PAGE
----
Tutankhamun's beard (c) Egyptian Museum in Cairo

Botched fix of Tutankhamun mask reversible

Patrick Steel, 28.01.2015
Museum director denies cover-up
A botched conservation of the mask of Tutankhamun is reversible, according to Christian Eckmann, a German conservator brought in by the Egyptian government to assess the damage.

Mahmoud El-Helwagy, the director of the Egyptian Museum in Cairo, told Museums Journal that museum staff found last August that the join between the beard and the mask of Tutankhamun was loose, so they decided to fix it.

“Because it was important they were in a hurry to fix it and unfortunately they used too much epoxy,” he said.

Monica Hanna, an Egyptian archaeologist, has alleged that the beard came unattached as the result of mishandling by a conservator at the museum, and that the incident was covered up.

El-Helwagy denied this but told Museums Journal that a government inquiry is looking into why the incident was not immediately reported.

At time of going to press El-Helwagy had not responded to Museums Journal’s requests to verify claims in The Guardian newspaper that the museum’s head of conservation, Elham Abdelrahman, had been demoted.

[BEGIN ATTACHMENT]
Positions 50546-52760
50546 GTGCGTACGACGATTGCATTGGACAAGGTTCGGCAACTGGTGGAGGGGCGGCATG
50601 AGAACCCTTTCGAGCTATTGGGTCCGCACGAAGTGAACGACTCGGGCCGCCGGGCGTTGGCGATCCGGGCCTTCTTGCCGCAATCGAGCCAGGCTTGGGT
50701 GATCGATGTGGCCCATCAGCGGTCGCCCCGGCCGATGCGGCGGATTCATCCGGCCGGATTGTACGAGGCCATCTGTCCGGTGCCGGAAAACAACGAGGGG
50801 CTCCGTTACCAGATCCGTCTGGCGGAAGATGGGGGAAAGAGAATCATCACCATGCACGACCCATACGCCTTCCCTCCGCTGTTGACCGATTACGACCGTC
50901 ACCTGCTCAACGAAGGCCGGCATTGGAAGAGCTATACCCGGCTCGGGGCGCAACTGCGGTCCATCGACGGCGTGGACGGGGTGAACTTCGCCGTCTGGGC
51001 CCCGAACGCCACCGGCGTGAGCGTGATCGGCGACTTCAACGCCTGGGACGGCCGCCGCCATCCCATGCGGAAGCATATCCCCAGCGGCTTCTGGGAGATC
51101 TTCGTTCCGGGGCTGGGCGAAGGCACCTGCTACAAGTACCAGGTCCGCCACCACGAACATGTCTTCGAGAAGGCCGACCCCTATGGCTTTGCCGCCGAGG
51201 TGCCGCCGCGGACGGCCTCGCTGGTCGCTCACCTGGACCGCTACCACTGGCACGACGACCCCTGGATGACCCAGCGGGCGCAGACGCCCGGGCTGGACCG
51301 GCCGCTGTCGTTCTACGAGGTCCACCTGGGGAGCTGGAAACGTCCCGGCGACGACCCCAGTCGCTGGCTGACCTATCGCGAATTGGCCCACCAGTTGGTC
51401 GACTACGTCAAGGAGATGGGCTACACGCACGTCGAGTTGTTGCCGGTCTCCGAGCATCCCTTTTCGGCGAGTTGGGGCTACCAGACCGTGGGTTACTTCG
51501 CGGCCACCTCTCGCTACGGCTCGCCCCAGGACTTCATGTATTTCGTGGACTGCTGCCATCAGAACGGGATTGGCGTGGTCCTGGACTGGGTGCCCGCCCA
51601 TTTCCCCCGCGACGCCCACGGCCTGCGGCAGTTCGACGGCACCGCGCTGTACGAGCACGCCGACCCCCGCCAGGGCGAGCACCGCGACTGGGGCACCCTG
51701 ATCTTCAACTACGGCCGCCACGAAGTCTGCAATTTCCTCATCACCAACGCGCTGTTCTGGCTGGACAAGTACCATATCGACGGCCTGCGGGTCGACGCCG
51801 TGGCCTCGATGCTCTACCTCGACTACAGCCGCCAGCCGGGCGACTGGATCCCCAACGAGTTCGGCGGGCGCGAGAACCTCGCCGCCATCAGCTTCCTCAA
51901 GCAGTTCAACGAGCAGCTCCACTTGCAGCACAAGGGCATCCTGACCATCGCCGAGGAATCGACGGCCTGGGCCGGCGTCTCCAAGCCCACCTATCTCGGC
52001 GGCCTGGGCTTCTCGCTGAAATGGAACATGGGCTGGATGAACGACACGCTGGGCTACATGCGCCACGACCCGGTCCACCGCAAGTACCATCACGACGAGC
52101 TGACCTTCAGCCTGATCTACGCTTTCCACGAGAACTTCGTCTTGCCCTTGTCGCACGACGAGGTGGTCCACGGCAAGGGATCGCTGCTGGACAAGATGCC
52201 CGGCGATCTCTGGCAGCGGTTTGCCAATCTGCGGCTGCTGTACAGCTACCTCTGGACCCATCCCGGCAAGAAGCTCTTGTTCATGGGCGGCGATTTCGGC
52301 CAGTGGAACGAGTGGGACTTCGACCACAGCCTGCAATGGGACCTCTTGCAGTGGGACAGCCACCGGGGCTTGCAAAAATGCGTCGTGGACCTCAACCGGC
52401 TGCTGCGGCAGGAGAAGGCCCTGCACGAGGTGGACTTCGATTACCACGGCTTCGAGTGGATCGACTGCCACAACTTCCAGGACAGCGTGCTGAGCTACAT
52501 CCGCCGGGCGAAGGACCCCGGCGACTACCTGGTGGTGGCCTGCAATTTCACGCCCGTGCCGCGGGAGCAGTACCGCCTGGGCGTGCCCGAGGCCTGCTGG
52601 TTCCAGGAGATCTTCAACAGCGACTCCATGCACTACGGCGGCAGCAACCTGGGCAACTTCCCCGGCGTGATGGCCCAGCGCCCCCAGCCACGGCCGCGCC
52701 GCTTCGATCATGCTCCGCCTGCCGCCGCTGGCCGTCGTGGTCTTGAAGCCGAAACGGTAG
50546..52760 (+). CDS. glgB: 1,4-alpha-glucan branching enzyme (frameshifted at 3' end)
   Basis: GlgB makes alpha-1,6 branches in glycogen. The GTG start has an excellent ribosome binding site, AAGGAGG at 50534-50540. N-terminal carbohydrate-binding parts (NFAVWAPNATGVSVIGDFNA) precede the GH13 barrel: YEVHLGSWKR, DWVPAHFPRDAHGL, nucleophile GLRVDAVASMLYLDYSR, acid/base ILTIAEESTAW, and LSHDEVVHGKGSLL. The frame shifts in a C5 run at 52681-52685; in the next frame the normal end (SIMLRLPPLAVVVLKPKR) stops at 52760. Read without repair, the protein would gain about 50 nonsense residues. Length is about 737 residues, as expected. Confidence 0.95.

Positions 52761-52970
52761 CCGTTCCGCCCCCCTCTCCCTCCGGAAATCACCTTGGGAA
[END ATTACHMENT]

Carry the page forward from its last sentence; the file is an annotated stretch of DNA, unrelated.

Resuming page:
Speaking at a press conference at the weekend, Eckmann said the reconservation would be a “delicate operation that would have to be done carefully”.

Some remains of glue were visible on the beard, he added, but there were no changes to the colour of the mask, and the beard was not broken. He also reported a scratch, but said it was not clear whether this was done recently.

The Egyptian government is convening a committee of experts, conservators, archaeologists and scientists to develop a plan for the reconservation of the mask.

The mask was acquired by the museum in 1924, two years after Howard Carter’s 1922 discovery, and originally the beard was separate from the mask. It was not until 1941 that conservators decided to attach the beard.

According to Campbell Price, the curator of Egypt and the Sudan at the Manchester Museum, the beard was originally stuck on with wax, so it was inevitable that it would deteriorate eventually.

"The undertone [of press reports about the incident] is that the Egyptians don’t know what they are doing and I don't think that is correct," he said. "They have a huge collection, and in the last ten years they have trained staff to an international standard.

“In any museum there is the potential for a cock-up, but this has got so much publicity as it is such an iconic item. If this alerts the international community that our Egyptian colleagues need more support, that is a good thing.”

The Egyptian government is holding a conference on Tutankhamun in May, at which strategies for the display of objects in the Grand Egyptian Museum, which is under construction, will be discussed.

Museums Journal understands that a number of objects from the Egyptian Museum in Cairo will be redisplayed in the new museum, but it is not yet known whether the mask will be one of them.

The conference was announced in November last year, before news of the botched conservation emerged, but it is likely that Tutankhamun’s beard will now be on the agenda.

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